Antique Hardware, a $3 million home restoration products cataloger, recently spent $50,000 on catalog management software, only to find out that the package was ill suited to the business.
“There was no functionality to this software. We couldn’t even process a return,” says CEO Tim Judge, noting that employees had to re-enter SKU codes on another machine to complete a return. Frustrated, Bluffton, SC-based Antique Hardware scrapped its system, ate the costs, and started anew.
Antique Hardware may have been able to save itself $50,000 — not to mention time and aggravation — had it followed the four T’s of shopping for and implementing a new catalog or warehouse management system:
Take your time.
Milwaukee-based manufacturer/cataloger Brass Light Gallery expects to finish converting to a manufacturing-based inventory management package called Fourth Shift, which runs on an NT-based platform, this summer. All told, says marketing director Wayne Reckard, Brass Light will have spent three years shopping for and converting to its new system.
Most catalogers do not take the time that Brass Light has. But Paul Sobota, vice president of Richmond, VA-based operations consultancy F. Curtis Barry & Co., recommends allotting at least 12-18 months to finding and implementing a system. “Catalogers typically stumble because they rush a system conversion,” he says. “You need to clearly map out a schedule.”
Talk it over.
Since Brass Light’s customers buy items to custom-build lighting products, the cataloger needed a system that could keep track of hundreds of thousands of SKUs. To make sure Brass Light selected the right system, each department listed the components it needed, Reckard says. As a result, the new package has better analytical tools, such as more data fields to capture customer information, as well as the necessary inventory management capabilities.
In short, no one person or department can determine every need the system must fulfill. And you’ll want to include all your objectives and specifications for your new system in the request for proposal (RFP) you’ll submit to vendors. Generally speaking, you should spend three to six months developing your RFP — and that includes time for communication among departments.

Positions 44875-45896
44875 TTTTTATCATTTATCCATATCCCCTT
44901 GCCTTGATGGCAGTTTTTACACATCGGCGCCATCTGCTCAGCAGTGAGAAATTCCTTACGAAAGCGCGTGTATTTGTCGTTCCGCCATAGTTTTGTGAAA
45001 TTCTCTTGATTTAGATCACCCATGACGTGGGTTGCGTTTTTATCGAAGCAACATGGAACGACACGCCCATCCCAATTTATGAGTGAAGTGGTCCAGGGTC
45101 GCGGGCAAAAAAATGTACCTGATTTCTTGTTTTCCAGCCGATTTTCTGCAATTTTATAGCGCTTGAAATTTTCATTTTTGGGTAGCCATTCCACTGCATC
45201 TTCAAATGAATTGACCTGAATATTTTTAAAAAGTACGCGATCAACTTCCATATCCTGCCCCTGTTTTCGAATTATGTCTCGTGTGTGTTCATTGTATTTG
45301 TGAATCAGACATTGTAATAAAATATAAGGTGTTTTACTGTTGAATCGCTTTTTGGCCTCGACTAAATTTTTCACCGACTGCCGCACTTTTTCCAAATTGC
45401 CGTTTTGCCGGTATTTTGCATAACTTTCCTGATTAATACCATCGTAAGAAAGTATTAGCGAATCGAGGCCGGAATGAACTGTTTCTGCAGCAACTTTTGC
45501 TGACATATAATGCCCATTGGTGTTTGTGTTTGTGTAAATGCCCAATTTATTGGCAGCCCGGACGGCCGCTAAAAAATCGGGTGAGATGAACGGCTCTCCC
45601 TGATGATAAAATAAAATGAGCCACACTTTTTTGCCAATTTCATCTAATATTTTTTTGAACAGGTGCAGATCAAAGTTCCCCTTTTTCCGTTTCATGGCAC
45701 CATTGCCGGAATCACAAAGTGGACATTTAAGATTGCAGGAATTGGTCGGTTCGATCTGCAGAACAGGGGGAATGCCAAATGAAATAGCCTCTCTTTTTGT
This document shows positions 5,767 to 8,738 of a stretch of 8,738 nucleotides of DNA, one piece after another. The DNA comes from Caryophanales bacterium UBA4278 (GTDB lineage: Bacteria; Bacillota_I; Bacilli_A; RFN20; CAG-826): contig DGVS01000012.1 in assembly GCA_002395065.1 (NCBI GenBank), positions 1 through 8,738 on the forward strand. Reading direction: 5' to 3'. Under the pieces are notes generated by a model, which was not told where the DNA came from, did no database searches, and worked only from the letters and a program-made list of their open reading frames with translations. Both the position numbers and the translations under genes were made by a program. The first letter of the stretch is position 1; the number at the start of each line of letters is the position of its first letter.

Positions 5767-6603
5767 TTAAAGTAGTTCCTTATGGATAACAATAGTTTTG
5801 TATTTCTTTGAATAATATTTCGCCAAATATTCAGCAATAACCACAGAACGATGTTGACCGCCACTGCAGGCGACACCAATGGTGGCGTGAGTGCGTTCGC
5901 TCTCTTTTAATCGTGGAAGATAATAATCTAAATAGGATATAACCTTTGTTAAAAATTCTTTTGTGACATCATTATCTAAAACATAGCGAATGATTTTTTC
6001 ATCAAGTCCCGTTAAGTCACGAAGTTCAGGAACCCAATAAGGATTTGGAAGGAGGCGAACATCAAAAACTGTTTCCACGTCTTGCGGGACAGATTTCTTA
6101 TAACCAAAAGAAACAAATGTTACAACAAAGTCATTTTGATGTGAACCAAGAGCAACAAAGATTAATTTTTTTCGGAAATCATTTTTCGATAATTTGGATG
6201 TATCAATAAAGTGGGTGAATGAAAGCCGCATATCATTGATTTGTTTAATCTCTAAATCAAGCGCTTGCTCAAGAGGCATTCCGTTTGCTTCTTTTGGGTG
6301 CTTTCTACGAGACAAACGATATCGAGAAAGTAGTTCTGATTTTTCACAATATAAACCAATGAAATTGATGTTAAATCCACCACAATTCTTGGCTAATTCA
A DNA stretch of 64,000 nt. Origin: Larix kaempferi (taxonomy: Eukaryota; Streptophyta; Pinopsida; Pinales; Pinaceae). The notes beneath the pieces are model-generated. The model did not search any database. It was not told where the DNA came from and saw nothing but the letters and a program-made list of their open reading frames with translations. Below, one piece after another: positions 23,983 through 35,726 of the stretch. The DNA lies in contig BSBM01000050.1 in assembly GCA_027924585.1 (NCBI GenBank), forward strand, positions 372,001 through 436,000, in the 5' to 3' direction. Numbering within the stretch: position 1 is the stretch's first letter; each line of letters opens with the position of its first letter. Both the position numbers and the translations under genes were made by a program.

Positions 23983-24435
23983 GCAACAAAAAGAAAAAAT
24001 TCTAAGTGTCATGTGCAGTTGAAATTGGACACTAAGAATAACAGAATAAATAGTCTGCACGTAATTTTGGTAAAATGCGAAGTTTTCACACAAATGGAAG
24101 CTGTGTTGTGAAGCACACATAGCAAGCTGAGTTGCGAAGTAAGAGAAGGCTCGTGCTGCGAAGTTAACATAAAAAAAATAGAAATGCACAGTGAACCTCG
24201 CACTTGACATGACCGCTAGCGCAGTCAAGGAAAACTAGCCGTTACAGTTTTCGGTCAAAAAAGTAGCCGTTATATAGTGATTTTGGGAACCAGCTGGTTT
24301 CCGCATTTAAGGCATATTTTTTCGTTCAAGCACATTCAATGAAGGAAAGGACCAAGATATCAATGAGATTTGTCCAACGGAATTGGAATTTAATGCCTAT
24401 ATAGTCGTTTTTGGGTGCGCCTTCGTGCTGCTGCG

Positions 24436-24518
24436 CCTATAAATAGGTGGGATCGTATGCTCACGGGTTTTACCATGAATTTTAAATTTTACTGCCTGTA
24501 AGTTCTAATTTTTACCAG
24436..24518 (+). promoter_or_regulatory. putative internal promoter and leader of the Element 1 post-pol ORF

Train all users.
Retraining employees was the biggest hurdle for sewing supplies cataloger Nancy’s Notions when it upgraded to the most current version of the Controller+ catalog management system in 1998. The upgrade provides the Beaver Dam, WI-based cataloger with better mailing strategy analytical tools as well as cross-selling and upselling prompts for CSRs.
“But changing systems was especially difficult on order-takers, who were required to gather more customer information at the point of sale,” says Scott Stanton, vice president of information systems. So Nancy’s Notions set up a training room where reps from Sigma-Micro, the manufacturer of Controller+, spent two days with groups of order-takers and customer service reps.
And when scheduling training, allot more time than you think you’ll need. After all, you are likely to learn at a different rate than a high-school student or a part-time sexagenarian — both of whom may be a part of your work force.
Test — vigorously.
Assume that Murphy’s Law — if anything can go wrong, it will go wrong — will apply during your system conversion. Such was certainly the case at Nancy’s Notions.
“Four days before we were scheduled to make the conversion, the system crashed,” says Trish Stofflet, assistant manager of IS. “This wasn’t a minor glitch, but a catastrophic failure.”
The cause was a glitch with the particular hardware package, according to Sigma-Micro president Gayl Doster, and Sigma-Micro was able to remedy the problem. But if the cataloger hadn’t tested so scrupulously, the crash could have occurred after the program went live.
For its part, Brass Light Gallery set up a “dummy” network in January to give its programmers plenty of time to uncover and rectify possible glitches.